Lennon v. Waterfront Transport, 20 F.3d 658 (5th Cir. 1994) involved a “dispatcher” who in the course of regular clerical duties also sorted and packed cargo headed for loading onto vessels.  Because the employee did not only handle paperwork, the duties were not “exclusively” clerical, so the employee was NOT excluded from Longshore Act coverage.

Bergquist v. Newport News Shipbuilding & Dry Dock Co., 23 BRBS 131 (1989) involved a key machine operator who processed invoices and inspection information using a computer terminal to generate stickers and tags to be placed on equipment.  The employee did not personally affix the stickers or tags or otherwise handle any equipment.  This employee was excluded under the clerical exclusion.

Stone v. Ingalls Shipbuilding, Inc., 30 BRBS 209 (1996) involved a “joiner-helper” who worked in a trailer-office ordering material for shipbuilding, tracking material, filing, compiling workstation packages, researching budgets and acting as a liaison between the foremen and the planners.  These duties were considered to be exclusively clerical and the trailer-office qualified as a business office.  The employee was excluded from Longshore Act coverage.

Boone v. Newport News Shipbuilding & Dry Dock Co., 37 BRBS 1 (2003) involved a claimant who worked in a warehouse.  The BRB affirmed the Administrative Law Judge’s (ALJ) finding that the warehouse was a large open area where supplies were received, stored and dispensed.  It was not an office, which is characterized by the presence of desks, chairs, computer terminals, copy machines, etc.  Since the claimant did not work in an “office” the clerical exclusion did NOT apply.

Anne M. Smith v. Huntington Ingalls Industries, Inc., (BRB No. 13-0500, March 19, 2014, Unpublished), involved a mail clerk.  Situs was met and the claimant also met status for Longshore Act coverage, so the issue was whether the clerical exclusion applied.  In addition to processing mail, the claimant regularly handled items used in the shipbuilding operations including tools, metal pieces, plates, shafts, and pipes.  This material handling was not clerical work, and the claimant was NOT excluded from Longshore Act coverage.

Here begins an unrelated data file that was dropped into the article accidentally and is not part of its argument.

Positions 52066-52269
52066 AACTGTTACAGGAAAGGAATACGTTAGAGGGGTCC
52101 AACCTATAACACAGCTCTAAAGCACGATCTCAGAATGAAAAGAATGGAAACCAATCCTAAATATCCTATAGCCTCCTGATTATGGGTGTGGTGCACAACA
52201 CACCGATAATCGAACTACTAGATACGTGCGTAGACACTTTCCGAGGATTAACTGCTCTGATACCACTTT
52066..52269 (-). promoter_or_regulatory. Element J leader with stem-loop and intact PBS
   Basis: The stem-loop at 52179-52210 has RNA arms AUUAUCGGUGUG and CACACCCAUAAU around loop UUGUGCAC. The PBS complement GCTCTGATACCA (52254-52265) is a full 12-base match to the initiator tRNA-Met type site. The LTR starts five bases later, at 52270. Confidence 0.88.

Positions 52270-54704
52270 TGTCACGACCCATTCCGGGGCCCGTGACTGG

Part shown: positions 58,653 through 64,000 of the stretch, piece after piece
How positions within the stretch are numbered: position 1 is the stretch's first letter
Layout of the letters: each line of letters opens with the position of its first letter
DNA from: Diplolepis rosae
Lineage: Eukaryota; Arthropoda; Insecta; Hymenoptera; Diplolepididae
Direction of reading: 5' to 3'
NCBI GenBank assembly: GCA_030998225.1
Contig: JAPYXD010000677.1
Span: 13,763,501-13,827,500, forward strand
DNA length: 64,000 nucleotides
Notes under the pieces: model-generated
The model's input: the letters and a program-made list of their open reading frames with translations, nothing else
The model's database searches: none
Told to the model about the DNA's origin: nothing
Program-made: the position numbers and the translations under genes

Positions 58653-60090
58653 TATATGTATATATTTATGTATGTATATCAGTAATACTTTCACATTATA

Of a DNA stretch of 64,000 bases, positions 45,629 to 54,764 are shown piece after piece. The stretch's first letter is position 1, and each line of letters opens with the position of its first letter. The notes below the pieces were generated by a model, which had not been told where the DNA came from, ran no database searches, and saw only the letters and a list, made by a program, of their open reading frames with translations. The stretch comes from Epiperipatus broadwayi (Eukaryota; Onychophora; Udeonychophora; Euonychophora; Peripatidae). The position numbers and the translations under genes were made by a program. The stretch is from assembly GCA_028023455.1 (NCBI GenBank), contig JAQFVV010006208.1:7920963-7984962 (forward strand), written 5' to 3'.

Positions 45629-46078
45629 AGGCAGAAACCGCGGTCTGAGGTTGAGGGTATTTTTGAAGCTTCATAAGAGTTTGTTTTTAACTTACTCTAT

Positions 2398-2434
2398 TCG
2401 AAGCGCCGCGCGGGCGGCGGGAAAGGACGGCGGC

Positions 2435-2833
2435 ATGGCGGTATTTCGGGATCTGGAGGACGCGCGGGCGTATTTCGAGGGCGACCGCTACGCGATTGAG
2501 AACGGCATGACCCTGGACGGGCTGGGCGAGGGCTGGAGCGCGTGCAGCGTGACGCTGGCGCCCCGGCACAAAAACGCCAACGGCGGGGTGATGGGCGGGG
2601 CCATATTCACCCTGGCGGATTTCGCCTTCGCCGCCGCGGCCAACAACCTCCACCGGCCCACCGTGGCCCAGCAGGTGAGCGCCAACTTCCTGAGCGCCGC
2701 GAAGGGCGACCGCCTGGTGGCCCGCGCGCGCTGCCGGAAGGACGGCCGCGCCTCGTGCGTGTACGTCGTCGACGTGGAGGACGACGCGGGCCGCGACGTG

Wheeler v. Newport News Shipbuilding & Dry Dock Co., (39 BRBS 49 (2005)), involved an employee who was a senior engineering analyst (note: job titles do not determine whether the exclusion applies; it is the nature of the job duties) who occasionally met with the employer’s engineers or inspected parts away from his office, and his duties included reviewing plan specifications and ensuring that the parts were correct.  The BRB affirmed the ALJ’s determination that this employee’s duties required the exercise of judgment and expertise beyond what would be considered to be clerical work.  He was NOT excluded.

Riggio v. Maher Terminals, Inc., (35 BRBS 104 (2001), affirmed sub nom.  Maher Terminals, Inc. v. Director, OWCP, 330 F.3d 162 (3d Cir. 2003)) involved an office clerk who was injured when he fell off his chair in his office.  This worker was assigned some of his time as a checker (an occupation which meets Longshore Act status) and thus was not employed “exclusively” as a clerical worker.  There is no moment of injury test, so once he met status because of his work as a checker, he was covered throughout his employment.

 

We can draw some principles from these cases:

  • Occasional trips out of the office for the purpose of handling paperwork can still meet the “exclusively” and “office” requirements for the clerical exclusion.
  • If the employee is handling parts, materials, or cargo, as opposed to paperwork, he or she is probably not engaged exclusively in clerical work.
  • The work must be performed in a business office.
  • If the worker is regularly assigned other duties, such as checker, for any part of his work, he or she is not employed “exclusively” in clerical work.

And, finally, we can draw some broad conclusions.  To qualify for the clerical exclusion from Longshore Act coverage, a worker must work in a business office (as opposed to, for example, a warehouse), must make only occasional trips out of the office (and only for work incidental to the clerical duties), and must handle paperwork (as opposed to, for example, parts, materials, etc.)  The work must not entail the exercise of judgment or expertise outside of the clerical sphere, and finally, if any of the worker’s regularly assigned duties are maritime and not clerical, then that worker has full-time Longshore Act status and the exclusion does not apply.

 

 

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John A. (Jack) Martone served for 27 years in the U.S. Department of Labor, Office of Workers’ Compensation Programs, as the Chief, Branch of Insurance, Financial Management, and Assessments and Acting Director, Division of Longshore and Harbor Workers’ Compensation. Jack joined The American Equity Underwriters, Inc. (AEU) in 2006, where he serves as Senior Vice President, AEU Advisory Services and is the moderator of the AEU Longshore Blog.